Unless you were a total pro at mathematics in high school, you probably only have a vague recollection of things like geometry, algebra, and some guy called Isosceles (what a great name).
And that sucks, because mathematics is one of the most fascinating languages humanity has ever devised, but without university-level expertise, you're going to have a very bad time trying to figure out how things like chaos theory and fractal geometry tie in with machine learning and all those crazy prime numbers we keep finding.
"The mathematics we learn in school doesn't quite do the field of mathematics justice - we only get a glimpse of one corner of it, but mathematics as a whole is a huge, and wonderfully diverse subject," Walliman says in the video below.
To navigate this complex and busting Map of Mathematics, the best place to start is in the middle, where the orangey brown circle depicts the origins of human interest into how numbers explain our Universe:
We've then got two main sections that represent the two major fields in mathematics today - Pure Mathematics (an appreciation of the language of numbers itself) and Applied Mathematics (how that language can be used to solve real-world problems).
You can mess around with and download a high-res, zoomable version here, and print it on a throw pillow here, because we all need something to look at on the couch when Taboo is getting a little too weird.
To fully appreciate Walliman's Map of Mathematics, you should definitely watch the video below to get the proper walkthrough.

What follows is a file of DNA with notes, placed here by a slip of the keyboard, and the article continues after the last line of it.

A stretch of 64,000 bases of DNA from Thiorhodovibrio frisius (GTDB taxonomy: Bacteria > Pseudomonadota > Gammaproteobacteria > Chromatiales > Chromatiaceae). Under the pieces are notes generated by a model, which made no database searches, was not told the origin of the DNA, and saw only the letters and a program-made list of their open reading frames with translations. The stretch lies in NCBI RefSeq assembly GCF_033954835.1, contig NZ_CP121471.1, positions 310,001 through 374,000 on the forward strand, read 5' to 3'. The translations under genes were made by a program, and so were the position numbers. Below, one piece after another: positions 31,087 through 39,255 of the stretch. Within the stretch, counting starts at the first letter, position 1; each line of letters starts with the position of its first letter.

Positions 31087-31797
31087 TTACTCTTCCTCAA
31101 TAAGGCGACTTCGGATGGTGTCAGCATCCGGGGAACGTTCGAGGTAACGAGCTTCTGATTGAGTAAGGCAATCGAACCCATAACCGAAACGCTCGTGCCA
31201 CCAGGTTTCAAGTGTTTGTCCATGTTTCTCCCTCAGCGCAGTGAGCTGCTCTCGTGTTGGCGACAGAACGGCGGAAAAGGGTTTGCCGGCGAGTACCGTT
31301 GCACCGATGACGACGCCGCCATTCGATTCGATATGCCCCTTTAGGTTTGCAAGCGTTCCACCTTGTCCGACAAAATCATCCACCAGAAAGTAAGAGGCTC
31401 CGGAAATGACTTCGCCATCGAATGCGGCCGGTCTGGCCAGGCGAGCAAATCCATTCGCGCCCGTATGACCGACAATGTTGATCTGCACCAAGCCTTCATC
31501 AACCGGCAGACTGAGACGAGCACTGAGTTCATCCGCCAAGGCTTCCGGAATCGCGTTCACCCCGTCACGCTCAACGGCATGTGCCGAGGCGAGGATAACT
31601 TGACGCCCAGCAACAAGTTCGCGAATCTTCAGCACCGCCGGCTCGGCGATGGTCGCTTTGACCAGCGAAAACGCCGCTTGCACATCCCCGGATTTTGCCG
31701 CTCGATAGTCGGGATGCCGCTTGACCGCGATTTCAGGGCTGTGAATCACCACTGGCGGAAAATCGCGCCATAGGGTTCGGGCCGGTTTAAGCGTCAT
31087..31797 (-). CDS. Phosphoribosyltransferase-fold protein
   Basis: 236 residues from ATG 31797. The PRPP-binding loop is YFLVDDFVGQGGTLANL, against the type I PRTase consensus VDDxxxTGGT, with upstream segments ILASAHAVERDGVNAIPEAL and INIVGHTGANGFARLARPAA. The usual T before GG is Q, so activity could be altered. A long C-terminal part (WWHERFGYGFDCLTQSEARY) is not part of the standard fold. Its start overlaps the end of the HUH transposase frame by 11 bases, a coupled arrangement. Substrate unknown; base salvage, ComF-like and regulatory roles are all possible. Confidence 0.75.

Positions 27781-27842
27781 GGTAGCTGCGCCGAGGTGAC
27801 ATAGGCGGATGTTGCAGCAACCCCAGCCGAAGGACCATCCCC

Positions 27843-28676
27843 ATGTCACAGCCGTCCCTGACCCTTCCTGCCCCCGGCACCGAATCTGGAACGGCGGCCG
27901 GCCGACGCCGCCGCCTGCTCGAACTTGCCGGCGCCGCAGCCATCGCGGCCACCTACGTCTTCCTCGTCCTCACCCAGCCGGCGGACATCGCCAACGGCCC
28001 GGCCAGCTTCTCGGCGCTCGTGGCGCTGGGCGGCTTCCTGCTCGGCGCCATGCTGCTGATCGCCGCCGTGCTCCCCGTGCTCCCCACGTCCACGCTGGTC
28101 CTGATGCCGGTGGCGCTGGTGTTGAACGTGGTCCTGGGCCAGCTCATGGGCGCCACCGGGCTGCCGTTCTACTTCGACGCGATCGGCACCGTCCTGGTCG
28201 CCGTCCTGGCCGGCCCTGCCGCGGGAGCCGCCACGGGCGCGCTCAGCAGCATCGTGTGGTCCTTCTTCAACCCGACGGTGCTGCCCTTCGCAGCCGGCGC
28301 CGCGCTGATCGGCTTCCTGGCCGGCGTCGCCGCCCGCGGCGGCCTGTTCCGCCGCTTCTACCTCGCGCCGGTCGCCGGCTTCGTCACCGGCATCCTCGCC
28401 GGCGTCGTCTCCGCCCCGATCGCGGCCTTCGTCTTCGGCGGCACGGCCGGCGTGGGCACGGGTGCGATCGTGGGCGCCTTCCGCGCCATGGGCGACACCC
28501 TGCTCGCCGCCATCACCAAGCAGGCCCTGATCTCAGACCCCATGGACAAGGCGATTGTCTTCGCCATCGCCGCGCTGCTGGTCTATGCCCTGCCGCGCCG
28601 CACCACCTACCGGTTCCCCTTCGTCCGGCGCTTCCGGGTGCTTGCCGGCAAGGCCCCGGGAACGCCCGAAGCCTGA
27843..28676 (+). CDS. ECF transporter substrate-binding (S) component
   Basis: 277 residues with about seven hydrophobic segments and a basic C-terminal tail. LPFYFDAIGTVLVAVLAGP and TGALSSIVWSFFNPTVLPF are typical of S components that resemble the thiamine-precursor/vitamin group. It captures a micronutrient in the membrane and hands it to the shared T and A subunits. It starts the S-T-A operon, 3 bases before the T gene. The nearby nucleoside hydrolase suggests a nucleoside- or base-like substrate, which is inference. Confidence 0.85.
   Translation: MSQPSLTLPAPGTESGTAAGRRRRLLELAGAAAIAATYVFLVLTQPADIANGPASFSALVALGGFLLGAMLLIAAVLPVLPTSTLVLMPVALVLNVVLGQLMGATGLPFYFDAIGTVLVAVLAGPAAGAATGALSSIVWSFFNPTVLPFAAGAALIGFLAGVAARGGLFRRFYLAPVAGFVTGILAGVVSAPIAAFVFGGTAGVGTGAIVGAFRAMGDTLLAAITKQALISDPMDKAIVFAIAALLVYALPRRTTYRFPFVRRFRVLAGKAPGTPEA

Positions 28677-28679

All those names of things - topology, complex analysis, and differential geometry - might not sound like much to you now, but you'll soon learn that they're really just describing the shapes of things in our Universe, and the way those shapes change in time and space are explained by things like calculus and chaos theory.
Now that you've made it through the trickiest theoretical stuff, it's on to applied Mathematics, which applies to the disciplines of physics, chemistry, and biology, where number systems are integral to understanding how the Universe and everything in it behaves.
You've also got engineering, economics, and game theory, and probability, cryptography, and computer science - all of which simply wouldn't exist had our very cluey ancestors not laid the foundations of number-sleuthing for us centuries ago.
What's that? Mathematics literally applies to everything in life and the Universe? [Internal cheering by maths teachers intensifies]
If all of this sounds all too basic for you, don't worry, there's more to this map than just pure and applied mathematics.
It even covers what could be the biggest mystery of the entire discipline - how researchers examining the foundations of maths have failed to find a complete set of fundamental rules, called axioms, that are provably consistent across every little nook and cranny of the mathematical universe.